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Lobe-finned fish: a group of bony fishes with lobe-finned appendages, that house well-developed bones. The forelimb bones of lobe-finned fishes are the likely precursors of the tetrapod arm.
Tetrapod: four-limbed vertebrates including amphibians, reptiles, birds, and mammals.
Transitional fossil: a fossil that shows features of both its ancestor and descendant species; for example, Tiktaalik shows features of both fishes and tetrapods.
Vertebrate: a major group (phylum) of animals that includes fishes and tetrapods. Vertebrates share many features in common, relating to a well-developed head with sensory organs and a bony or cartilaginous internal skeleton. ... more
After sitting in school all day, you reach back and rub your sore neck. Along the back of your neck and your upper back, you feel hard knobs just under your skin. These are your backbones, or vertebrae, and they make up your spine. Your spine protects nerves and blood vessels that run from your brain to the rest of your body. While these bones may seem entirely normal to you, not all animals have a spine.
Having a spine is a major feature of vertebrates—back-boned animals. Vertebrates first appear in the fossil record about 500 million years ago. These first vertebrates looked like small fishes but didn't have the elaborate fins of modern fishes. Some of these early vertebrates (or their close relatives) include Pikaia and Haikouichthys. These creatures looked a bit like a mix between a fish and a flat worm, and they lived 525 to 500 million years ago.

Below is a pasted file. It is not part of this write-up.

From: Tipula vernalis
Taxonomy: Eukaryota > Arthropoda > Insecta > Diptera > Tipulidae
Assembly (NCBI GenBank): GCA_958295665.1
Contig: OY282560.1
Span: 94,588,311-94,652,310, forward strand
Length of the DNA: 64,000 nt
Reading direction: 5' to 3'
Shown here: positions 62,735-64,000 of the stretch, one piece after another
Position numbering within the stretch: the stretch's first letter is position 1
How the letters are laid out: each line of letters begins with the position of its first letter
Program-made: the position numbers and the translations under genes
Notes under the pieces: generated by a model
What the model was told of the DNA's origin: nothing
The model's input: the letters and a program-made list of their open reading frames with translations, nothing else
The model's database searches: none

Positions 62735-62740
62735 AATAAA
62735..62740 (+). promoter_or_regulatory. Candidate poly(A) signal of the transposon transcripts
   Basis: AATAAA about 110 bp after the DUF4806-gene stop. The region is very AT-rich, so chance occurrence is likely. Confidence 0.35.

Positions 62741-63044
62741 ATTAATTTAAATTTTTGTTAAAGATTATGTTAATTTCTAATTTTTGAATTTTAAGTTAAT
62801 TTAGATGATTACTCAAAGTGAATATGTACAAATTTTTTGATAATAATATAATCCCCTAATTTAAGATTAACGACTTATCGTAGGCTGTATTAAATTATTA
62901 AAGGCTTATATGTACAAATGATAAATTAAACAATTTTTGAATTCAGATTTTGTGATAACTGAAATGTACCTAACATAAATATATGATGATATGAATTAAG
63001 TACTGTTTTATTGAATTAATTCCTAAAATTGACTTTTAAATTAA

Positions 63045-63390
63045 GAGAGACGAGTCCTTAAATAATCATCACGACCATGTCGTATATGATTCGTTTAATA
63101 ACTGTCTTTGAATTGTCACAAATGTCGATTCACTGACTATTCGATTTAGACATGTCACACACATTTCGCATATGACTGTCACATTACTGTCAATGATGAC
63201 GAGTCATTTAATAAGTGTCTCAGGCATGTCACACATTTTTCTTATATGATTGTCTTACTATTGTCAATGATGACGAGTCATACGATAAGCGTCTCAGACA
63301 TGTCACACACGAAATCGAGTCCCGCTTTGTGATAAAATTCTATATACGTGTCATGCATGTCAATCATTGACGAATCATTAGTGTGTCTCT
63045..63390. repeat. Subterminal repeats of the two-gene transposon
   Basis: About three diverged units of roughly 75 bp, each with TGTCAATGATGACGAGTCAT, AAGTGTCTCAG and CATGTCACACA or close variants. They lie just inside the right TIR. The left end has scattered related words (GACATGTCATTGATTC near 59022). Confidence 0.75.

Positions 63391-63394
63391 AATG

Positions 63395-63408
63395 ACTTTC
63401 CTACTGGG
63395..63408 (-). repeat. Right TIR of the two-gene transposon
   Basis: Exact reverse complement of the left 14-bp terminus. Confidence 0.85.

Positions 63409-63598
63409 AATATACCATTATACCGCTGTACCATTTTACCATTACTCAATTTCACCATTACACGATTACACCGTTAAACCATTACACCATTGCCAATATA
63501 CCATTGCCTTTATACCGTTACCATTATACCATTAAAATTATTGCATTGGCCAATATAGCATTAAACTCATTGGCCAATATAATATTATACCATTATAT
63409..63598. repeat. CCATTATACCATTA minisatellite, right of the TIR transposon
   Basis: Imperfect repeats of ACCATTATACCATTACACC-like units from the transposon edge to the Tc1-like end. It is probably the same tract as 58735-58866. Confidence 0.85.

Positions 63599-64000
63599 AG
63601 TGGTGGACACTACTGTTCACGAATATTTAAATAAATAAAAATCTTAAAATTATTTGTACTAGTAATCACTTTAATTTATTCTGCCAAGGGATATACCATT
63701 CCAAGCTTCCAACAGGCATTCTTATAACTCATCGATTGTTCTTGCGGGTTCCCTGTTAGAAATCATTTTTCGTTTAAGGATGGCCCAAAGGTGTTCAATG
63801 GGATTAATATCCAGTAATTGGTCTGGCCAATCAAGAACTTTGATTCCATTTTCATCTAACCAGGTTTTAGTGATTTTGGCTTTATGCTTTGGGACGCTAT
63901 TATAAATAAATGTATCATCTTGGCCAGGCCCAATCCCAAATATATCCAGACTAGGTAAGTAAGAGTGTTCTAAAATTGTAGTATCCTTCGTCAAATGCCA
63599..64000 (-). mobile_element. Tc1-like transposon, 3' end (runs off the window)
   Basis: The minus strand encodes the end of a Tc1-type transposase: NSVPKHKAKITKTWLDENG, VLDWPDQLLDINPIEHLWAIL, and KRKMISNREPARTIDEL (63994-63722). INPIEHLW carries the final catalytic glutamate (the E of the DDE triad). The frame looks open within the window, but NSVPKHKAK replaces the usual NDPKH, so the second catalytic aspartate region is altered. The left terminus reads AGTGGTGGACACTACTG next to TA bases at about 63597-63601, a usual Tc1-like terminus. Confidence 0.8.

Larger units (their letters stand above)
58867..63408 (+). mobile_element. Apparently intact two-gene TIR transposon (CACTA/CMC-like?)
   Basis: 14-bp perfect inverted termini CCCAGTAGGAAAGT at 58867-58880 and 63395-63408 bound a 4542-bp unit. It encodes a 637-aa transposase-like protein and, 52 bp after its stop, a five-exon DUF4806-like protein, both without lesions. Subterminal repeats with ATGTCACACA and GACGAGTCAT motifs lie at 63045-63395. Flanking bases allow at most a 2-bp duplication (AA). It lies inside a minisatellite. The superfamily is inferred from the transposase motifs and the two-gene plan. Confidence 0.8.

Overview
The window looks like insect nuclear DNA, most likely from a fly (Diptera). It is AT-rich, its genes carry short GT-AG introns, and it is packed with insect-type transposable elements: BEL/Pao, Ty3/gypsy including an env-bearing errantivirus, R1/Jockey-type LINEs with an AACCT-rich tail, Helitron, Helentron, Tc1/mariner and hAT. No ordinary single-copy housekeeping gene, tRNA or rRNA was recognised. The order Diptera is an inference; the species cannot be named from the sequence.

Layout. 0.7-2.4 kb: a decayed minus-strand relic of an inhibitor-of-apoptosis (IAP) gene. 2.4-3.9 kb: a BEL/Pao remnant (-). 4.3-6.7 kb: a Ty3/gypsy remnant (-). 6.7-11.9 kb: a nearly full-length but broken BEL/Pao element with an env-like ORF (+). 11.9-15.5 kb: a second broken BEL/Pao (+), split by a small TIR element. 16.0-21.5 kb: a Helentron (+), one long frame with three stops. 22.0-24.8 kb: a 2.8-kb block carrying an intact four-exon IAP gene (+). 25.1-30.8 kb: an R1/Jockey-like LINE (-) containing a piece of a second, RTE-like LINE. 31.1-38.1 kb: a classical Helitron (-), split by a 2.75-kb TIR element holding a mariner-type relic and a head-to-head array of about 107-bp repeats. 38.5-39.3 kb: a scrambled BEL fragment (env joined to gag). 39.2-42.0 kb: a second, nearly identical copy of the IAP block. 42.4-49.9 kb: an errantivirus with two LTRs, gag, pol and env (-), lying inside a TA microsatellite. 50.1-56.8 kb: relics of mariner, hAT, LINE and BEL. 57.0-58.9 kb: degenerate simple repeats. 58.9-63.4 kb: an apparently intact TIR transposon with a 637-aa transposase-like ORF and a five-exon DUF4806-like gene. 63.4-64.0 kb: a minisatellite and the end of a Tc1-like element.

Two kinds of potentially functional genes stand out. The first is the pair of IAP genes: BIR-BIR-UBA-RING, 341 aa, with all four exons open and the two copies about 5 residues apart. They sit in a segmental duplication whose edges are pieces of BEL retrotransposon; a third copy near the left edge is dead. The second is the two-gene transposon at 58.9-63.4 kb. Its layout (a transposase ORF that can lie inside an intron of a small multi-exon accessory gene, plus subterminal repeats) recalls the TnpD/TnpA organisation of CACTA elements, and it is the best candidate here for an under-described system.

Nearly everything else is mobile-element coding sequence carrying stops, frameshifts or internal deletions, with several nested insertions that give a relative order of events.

The earliest vertebrates lived in the water, but you live on land. What do fossils tell us about how vertebrates moved from water to land?
The earliest tetrapods (vertebrates with four limbs, like a frog, a cat, or you) evolved about 375 million years ago. Their ancestors were lobe-finned fishes, like Eusthenopteron. Some of the features that link lobe-finned fishes with the earliest tetrapods have to do with the fin bones of the two groups. The pattern is the same in both fins and arms—one big bone (your humerus) connected to smaller bones (your radius and ulna).
Many transitional fossils show us how these early fin bones evolved to support the body weight of the first vertebrates that lived on land. One of the most famous is Tiktaalik. Tiktaalik has a mix of lobe-finned fish and tetrapod features, and probably used its forelimbs (or forefins) to splash around in shallow water 375 million years ago.